In the middle of an economic recovery, hundreds of shops and malls are shuttering. The reasons why go far beyond Amazon.
DEREK THOMPSON / APR 10, 2017 / The Atlantic / Business
From rural strip-malls to Manhattan’s avenues, it has been a disastrous two years for retail.
There have been nine retail bankruptcies in 2017—as many as all of 2016. J.C. Penney, RadioShack, Macy’s, and Sears have each announced more than 100 store closures. Sports Authority has liquidated, and Payless has filed for bankruptcy. Last week, several apparel companies’ stocks hit new multi-year lows, including Lululemon, Urban Outfitters, and American Eagle, and Ralph Lauren announced that it is closing its flagship Polo store on Fifth Avenue, one of several brands to abandon that iconic thoroughfare.
A deep recession might explain an extinction-level event for large retailers. But GDP has been growing for eight straight years, gas prices are low, unemployment is under 5 percent, and the last 18 months have been quietly excellent years for wage growth, particularly for middle- and lower-income Americans.
So, what the heck is going on? The reality is that overall retail spending continues to grow steadily, if a little meagerly. But several trends—including the rise of e-commerce, the over-supply of malls, and the surprising effects of a restaurant renaissance—have conspired to change the face of American shopping.
Here are three explanations for the recent demise of America’s storefronts.
1. People are simply buying more stuff online than they used to.
The simplest explanation for the demise of brick-and-mortar shops is that Amazon is eating retail. Between 2010 and last year, Amazon’s sales in North America quintupled from $16 billion to $80 billion. Sears’ revenue last year was about $22 billion, so you could say Amazon has grown by three Sears in six years. Even more remarkable, according to several reports, half of all U.S. households are now Amazon Prime subscribers.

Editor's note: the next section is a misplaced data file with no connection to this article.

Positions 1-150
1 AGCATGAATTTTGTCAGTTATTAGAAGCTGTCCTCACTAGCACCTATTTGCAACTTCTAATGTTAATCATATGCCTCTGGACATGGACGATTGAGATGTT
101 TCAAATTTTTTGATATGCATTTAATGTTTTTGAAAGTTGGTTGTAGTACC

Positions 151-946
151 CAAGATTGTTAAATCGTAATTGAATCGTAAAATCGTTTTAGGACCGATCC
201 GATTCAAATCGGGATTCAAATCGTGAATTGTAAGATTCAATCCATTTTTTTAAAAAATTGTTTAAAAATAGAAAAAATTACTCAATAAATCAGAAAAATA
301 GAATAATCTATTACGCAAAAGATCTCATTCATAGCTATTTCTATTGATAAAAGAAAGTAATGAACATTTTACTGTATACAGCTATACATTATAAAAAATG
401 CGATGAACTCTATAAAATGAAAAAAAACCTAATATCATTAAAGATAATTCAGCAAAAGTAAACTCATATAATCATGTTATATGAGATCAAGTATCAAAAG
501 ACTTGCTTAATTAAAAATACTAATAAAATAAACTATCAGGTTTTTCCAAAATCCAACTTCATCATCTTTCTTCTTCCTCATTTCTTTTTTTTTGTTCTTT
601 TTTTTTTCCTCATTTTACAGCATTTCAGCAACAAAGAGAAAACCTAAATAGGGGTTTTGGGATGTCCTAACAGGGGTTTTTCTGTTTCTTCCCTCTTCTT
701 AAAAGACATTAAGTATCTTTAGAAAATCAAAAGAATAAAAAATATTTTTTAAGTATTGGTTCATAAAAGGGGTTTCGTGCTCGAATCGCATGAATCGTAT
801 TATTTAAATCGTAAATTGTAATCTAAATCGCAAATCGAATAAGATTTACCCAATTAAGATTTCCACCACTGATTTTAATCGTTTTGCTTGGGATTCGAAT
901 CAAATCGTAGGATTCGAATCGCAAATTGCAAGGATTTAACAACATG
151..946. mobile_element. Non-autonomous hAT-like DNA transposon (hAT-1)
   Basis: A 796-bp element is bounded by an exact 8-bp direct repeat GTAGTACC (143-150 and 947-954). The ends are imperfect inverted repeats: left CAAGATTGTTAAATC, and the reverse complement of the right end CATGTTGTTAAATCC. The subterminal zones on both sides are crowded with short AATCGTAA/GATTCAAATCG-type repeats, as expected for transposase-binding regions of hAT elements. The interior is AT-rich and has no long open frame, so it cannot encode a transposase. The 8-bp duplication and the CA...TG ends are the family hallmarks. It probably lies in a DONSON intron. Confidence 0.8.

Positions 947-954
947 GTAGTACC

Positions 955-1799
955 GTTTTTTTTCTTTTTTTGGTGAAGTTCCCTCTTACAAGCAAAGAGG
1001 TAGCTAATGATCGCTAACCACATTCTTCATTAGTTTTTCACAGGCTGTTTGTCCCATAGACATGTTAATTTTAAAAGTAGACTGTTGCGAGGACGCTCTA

But the full story is bigger than Amazon. Online shopping has done well for a long time in media and entertainment categories, like books and music. But easy return policies have made online shopping cheap, easy, and risk-free for consumers in apparel, which is now the largest e-commerce category. The success of start-ups like Casper, Bonobos, and Warby Parker (in beds, clothes, and glasses, respectively) has forced physical-store retailers to offer similar deals and convenience online.
What’s more, mobile shopping, once an agonizing experience of typing private credit-card digits in between pop-up ads, is getting easier thanks to apps and mobile wallets. Since 2010, mobile commerce has grown from 2 percent of digital spending to 20 percent.
The Growth of Mobile Shopping
People used to make several trips to a store before buying an expensive item like a couch. They would go once to browse options, again to narrow down their favorites, and again to finally pull the trigger on a blue velvet love seat. On each trip, they were likely to make lots of other small purchases as they wandered around. But today many consumers can do all their prep online, which means less ambling through shopping centers and less making incidental purchases at adjacent stores (“I’m tired, let’s go home … oh wait, there’s a DSW right there, I need new sneakers”).
There will always be a place for stores. People like surveying glitzy showrooms and running their fingers over soft fabrics. But the rise of e-commerce not only moves individual sales online, but also builds new shopping habits, so that consumers gradually see the living room couch as a good-enough replacement for their local mall.
2. America built way too many malls.
There are about 1,200 malls in America today. In a decade, there might be about 900. That’s not quite the “the death of malls.” But it is decline, and it is inevitable.
The number of malls in the U.S. grew more than twice as fast as the population between 1970 and 2015, according to Cowen Research. By one measure of consumerist plentitude—shopping center “gross leasable area”—the U.S. has 40 percent more shopping space per capita than Canada, five times more the the U.K., and 10 times more than Germany. So it’s no surprise that the Great Recession provided such a devastating blow: Mall visits declined 50 percent between 2010 and 2013, according to the real-estate research firm Cushman and Wakefield, and they’ve kept falling every year since.
Shopping Space per Person, by Country
In a long and detailed paper this week on the demise of stores, Cowen Research analysts offered several reasons for the “structural decay” of malls following the Great Recession. First, they said that stagnating wages and rising health-care costs squeezed consumer spending on fun stuff, like clothes. Second, the recession permanently hurt logo-driven brands, like Hollister and Abercrombie, that thrived during the 1990s and 2000s, when coolness in high-school hallways was defined by the size of the logo emblazoned on a polo shirt. Third, as consumers became bargain-hunters, discounters, fast-fashion outlets, and club stores took market share from department stores, like Macy’s and Sears.